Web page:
Traditionally the father of the home was expected to be the provider and breadwinner of the family whilst the mother's role was nurturer and caretaker of the children. However, in modern society with mothers entering the workplace the role of the father has been impacted considerably. Fathers are now expected to actively participate in the rearing and caring of the children whilst upholding their commitment as a co-provider of their children as well. In modern society, fathers are challenged to balance work and family obligations. The workplace has generally not been sympathetic to the dual responsibilities that employed fathers have. Fathers would not always receive the same kind of compassionate support from their employers when it comes to their obligations with regards to the needs of their children as their female colleagues would. However, in recent years, workplaces are progressively recognising that fathers too may find it difficult to balance their work and family life. The goal of the study was to determine the impact of the work and personal life challenges of the fathers employed at a factory in the Western Cape. The two theoretical frameworks that guide this study are the General Systems Theory and Role Theory. Ninety-seven (97) working fathers were purposively selected by means of the non-probability sampling method. The research approach to this study was the quantitative approach. The study sought to immediately provide numerical data that would scientifically describe and explain the phenomena. The researcher used the randomised cross sectional survey design as this design is appropriate for the utilisation of a questionnaire that allows the researcher to examine several groups of fathers at one point in time. Responses were done on a 5-point Likert scale ranging from strongly disagree, disagree, neither agree or disagree, strongly agree and agree. The research results suggest that there is a correlation between the absenteeism in their children's lives of the fathers that were surveyed and the current trend of absent fathers in South Africa. The survey also supports the academic literature that a father's identity is embedded in being able to provide for his family and that fathers from a lower economic status are less likely to reside with their children. Based on the results of this research, it can be concluded that working fathers generally do not implement their right to take leave from their workplace after the birth of their children. The research results also showed that work-life challenges can negatively impact fathers employed in a factory as a workplace in the Western Cape; however, the research also revealed that workplaces that render Employee Assistance Programmes to their workforce can significantly mitigate that impact. Drawing on the results of this study, it is recommended that further research be conducted with regard to fatherhood policies within the workplace. Workplace policies specifically designed to address the needs of the working father would allow the working father to be productive as an employee but also feel successful in the rearing of his children.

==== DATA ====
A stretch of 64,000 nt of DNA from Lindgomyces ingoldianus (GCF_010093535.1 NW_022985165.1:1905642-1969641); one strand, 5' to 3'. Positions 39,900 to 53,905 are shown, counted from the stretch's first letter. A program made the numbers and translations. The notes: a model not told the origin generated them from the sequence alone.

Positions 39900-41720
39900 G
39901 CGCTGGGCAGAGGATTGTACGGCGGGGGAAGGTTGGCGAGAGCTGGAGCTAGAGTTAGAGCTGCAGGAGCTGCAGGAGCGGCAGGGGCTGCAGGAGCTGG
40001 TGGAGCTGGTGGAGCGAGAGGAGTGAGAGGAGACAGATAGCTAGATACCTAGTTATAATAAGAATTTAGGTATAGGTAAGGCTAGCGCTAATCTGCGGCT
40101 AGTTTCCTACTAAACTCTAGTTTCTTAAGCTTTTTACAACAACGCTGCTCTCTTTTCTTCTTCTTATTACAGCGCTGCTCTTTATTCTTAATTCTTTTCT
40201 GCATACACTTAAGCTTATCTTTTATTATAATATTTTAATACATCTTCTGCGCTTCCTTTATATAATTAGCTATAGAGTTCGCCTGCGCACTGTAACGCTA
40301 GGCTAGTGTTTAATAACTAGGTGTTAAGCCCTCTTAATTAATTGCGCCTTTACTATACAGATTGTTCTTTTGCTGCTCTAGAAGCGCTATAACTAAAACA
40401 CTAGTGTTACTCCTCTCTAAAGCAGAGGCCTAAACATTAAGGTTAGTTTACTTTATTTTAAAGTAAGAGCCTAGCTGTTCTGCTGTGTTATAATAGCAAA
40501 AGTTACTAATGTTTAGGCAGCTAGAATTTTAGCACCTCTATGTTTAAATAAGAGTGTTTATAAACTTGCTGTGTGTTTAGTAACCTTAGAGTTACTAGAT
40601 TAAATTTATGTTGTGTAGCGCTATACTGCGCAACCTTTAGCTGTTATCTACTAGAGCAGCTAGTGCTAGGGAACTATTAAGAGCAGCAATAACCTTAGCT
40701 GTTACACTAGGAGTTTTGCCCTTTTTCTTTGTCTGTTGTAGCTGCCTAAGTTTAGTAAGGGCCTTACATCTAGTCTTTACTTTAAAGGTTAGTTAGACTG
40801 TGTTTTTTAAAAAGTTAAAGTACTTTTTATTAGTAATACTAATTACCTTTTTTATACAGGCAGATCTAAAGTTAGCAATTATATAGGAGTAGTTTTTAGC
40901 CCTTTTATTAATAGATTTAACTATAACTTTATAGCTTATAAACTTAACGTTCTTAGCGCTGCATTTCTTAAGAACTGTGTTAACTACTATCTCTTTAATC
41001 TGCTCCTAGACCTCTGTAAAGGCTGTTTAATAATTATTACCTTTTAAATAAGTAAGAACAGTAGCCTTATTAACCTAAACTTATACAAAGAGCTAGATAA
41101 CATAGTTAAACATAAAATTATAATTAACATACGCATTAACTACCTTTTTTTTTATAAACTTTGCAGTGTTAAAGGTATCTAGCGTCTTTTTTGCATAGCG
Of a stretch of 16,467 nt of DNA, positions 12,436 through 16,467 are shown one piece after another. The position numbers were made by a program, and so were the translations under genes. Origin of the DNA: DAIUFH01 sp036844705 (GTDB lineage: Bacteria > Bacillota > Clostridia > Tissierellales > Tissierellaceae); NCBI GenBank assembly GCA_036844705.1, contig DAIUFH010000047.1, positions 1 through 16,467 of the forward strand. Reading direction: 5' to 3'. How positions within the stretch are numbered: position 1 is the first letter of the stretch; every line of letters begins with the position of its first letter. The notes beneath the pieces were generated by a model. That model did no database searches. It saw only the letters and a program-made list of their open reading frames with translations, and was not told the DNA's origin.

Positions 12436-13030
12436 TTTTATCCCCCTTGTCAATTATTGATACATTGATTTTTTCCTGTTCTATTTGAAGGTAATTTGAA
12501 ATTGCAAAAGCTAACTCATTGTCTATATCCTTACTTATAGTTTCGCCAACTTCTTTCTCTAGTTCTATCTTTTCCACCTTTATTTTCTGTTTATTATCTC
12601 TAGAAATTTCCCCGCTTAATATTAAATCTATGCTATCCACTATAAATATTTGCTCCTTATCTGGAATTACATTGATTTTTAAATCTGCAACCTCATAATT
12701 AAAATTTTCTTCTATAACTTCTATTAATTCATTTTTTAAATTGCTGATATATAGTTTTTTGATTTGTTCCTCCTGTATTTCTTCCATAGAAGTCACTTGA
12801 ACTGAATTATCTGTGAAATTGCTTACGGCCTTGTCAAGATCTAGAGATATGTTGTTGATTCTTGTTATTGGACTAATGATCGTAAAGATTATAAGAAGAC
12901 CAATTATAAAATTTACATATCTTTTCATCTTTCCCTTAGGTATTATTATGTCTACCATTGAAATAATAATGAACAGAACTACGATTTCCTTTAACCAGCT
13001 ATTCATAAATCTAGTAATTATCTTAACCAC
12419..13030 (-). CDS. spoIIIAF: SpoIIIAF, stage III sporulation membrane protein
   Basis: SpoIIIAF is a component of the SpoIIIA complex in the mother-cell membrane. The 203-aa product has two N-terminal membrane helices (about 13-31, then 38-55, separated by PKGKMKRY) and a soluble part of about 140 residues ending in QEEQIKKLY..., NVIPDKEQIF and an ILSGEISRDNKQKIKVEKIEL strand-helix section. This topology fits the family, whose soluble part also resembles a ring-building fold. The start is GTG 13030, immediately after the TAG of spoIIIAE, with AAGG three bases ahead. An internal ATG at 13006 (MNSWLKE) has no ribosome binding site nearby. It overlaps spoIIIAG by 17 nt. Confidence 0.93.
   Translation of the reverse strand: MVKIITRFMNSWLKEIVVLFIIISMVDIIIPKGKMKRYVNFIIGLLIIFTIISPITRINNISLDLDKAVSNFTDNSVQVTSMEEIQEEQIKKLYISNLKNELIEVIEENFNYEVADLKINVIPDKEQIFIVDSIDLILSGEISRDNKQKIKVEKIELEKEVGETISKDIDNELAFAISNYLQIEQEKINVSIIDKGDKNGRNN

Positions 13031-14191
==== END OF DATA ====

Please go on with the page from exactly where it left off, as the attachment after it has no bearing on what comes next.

Mini Dissertation (MSW)--University of Pretoria, 2017.